Basic Developments and Applications - Web Server
Porting a Web Server Running under VxWorks to PPC403GCX
Summary Compiled by Conor M. Brady
This document is a subset of a document written detailing a design project done at Texas A&M. The original project’s aim was to develop a web-based diagnosis program using a 403EVB. During the course of the project, it was discovered that the most efficient way to do this was using a web server on-board the 403EVB. This document contains relevant information about how the web server was implemented on the 403EVB.
One of the more important technical aspects of our project was getting the VxWorks operating system to function on our board. By reading the VxWorks Programmer’s Guide we found that unlike operating systems that we have used in the past, VxWorks and its applications are really only one piece of executable code. Figure 1 below shows the build process graphically.
When choosing project options at the start of our project, we chose to make a project of type "bootable VxWorks image." We also picked the correct BSP to base our project off of in the "Project Options" screen. By choosing these, we set options in the makefile that directed the compiler, linker, and Board Service Pack (BSP) to create one large piece of binary code at the conclusion of the build process that contained both the operating system and the application code in a format compatible with our board. We found out that is was imperative that the project be based off of the correct BSP, or the compiler would generate code for the wrong type of processor. We also discovered during the installation of the BSPs that you needed to use the correct CD key (in our case the key for the 403EVB BSP) or the installer would copy the wrong BSP code and your project would not build correctly.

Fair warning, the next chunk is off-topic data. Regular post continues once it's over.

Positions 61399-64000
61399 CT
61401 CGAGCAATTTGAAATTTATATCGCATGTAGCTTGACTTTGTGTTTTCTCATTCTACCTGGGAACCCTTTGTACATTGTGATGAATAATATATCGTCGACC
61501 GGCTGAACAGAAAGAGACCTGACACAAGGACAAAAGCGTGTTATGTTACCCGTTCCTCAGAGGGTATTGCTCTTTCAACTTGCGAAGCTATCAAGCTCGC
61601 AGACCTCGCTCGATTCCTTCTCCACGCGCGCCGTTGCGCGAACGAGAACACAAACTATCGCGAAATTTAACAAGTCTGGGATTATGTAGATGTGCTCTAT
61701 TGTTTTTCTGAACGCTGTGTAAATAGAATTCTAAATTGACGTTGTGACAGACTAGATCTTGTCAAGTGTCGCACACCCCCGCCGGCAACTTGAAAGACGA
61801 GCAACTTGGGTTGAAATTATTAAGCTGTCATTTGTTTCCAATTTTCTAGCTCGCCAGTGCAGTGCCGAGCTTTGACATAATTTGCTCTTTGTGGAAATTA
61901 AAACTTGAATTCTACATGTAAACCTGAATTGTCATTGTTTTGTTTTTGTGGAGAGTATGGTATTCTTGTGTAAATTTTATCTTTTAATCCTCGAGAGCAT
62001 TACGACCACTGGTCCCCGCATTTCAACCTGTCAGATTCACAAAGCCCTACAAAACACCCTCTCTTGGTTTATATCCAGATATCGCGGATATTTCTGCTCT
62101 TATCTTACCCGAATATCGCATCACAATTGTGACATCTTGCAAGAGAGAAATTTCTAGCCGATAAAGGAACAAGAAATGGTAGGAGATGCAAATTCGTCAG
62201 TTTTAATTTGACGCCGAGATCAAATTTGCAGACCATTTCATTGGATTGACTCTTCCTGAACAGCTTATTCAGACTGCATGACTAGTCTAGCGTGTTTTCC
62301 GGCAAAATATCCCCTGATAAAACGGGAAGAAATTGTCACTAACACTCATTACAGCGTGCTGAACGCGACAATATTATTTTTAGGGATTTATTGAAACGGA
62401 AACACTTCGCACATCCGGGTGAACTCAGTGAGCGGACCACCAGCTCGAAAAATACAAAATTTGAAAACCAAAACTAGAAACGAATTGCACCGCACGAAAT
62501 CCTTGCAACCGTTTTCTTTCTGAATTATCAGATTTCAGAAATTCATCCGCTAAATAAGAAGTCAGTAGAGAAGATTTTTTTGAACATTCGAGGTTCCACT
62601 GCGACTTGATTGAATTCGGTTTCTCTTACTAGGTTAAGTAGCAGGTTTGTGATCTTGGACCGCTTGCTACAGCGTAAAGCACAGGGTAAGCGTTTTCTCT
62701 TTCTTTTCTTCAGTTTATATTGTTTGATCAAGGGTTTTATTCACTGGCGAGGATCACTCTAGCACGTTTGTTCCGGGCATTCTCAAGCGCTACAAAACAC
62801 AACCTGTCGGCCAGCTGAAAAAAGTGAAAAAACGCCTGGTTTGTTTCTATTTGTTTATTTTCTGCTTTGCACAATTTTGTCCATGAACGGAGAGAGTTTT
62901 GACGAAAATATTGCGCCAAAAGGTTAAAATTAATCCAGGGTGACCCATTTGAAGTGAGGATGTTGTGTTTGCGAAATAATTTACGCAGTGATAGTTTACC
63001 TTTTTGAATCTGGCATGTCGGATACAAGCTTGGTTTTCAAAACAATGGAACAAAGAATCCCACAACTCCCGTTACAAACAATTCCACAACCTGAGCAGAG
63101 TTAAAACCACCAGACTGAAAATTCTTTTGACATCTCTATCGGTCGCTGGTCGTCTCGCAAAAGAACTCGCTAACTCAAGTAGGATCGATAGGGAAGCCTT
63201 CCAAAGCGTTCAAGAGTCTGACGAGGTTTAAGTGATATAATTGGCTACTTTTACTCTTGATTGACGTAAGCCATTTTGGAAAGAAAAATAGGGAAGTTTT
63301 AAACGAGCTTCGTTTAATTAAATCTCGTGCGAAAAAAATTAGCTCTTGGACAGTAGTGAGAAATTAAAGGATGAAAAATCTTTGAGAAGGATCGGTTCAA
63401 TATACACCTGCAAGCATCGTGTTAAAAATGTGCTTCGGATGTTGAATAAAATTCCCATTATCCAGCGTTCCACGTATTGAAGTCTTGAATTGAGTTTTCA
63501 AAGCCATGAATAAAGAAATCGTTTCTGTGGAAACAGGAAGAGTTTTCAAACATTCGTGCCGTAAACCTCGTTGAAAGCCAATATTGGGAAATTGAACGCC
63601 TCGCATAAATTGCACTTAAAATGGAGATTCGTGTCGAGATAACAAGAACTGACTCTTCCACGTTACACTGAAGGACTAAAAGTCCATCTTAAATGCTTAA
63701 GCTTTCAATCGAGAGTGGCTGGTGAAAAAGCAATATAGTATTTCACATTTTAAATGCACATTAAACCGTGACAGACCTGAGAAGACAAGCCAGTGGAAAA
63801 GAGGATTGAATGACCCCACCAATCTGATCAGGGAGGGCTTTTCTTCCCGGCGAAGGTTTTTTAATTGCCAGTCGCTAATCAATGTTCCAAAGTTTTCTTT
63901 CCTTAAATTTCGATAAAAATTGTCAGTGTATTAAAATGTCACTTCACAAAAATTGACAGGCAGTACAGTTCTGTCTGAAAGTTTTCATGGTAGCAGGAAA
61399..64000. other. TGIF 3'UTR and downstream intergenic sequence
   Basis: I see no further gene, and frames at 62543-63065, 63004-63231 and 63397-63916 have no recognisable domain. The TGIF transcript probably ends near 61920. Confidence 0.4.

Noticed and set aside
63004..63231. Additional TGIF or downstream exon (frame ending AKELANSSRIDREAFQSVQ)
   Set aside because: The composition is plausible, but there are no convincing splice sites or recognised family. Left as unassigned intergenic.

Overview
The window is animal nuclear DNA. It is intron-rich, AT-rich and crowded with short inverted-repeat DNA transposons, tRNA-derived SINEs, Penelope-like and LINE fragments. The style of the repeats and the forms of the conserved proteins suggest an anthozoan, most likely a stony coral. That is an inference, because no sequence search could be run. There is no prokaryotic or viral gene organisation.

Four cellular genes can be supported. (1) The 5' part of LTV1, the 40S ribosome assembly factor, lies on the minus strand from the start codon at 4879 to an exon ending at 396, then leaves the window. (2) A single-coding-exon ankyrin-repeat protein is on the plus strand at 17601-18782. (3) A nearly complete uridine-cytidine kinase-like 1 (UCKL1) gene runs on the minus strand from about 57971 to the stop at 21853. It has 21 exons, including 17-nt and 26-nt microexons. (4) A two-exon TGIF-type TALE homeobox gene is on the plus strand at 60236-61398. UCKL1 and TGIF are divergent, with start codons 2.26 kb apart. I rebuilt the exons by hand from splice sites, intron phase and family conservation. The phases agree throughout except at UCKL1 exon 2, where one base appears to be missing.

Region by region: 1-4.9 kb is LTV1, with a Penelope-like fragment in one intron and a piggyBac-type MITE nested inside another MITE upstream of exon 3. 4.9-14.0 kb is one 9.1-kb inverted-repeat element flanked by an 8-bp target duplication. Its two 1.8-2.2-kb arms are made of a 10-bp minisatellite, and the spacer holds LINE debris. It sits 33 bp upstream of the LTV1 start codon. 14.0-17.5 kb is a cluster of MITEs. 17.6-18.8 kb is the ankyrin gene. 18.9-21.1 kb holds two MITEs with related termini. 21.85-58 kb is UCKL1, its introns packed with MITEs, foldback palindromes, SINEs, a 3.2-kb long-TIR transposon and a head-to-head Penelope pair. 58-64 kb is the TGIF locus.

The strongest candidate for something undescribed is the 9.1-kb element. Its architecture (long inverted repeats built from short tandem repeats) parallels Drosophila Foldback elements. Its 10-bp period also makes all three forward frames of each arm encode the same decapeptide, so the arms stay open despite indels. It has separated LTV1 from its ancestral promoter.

Tornado, the development environment, created a group of header files and some source code that defined how VxWorks operates. Our job then was to create the applications that we wanted in our own source files and make a call to our controlling function as soon as the operating system finishes initializing. You can see in the appendices the source code that accomplishes this task. In the usrAppInit.c file you see some sample code for showing display on the console. In the final project, this was replaced with a function call to our web server application code. This is the way most real time operating systems are built because should a reset occur, all of the application code will resume running in a known state.
One other thing that we discovered in our research was how VxWorks and its accompanied applications are loaded onto the board at system start. Figure 2 below shows the format that the VxWorks image has when loaded into the ROM Monitor. At system start, the board checks the memory addressed by the ROM Monitor, notices that there is a new image there, and begins to execute the code in that image. The code’s first instructions are to copy itself into RAM at a specified address and begin running. There is also an option in Tornado to build a compressed ROM image, in which case there is uncompressed code built into the image to uncompress the code.
The values for LOCAL_MEM_LOCAL_ADRS, RAM_LOW_ADRS, and ROM_TEXT_ADRS are defined in Tornado when the code is generated and can be seen by right clicking on the build you are interested in and selecting the "Data" tab.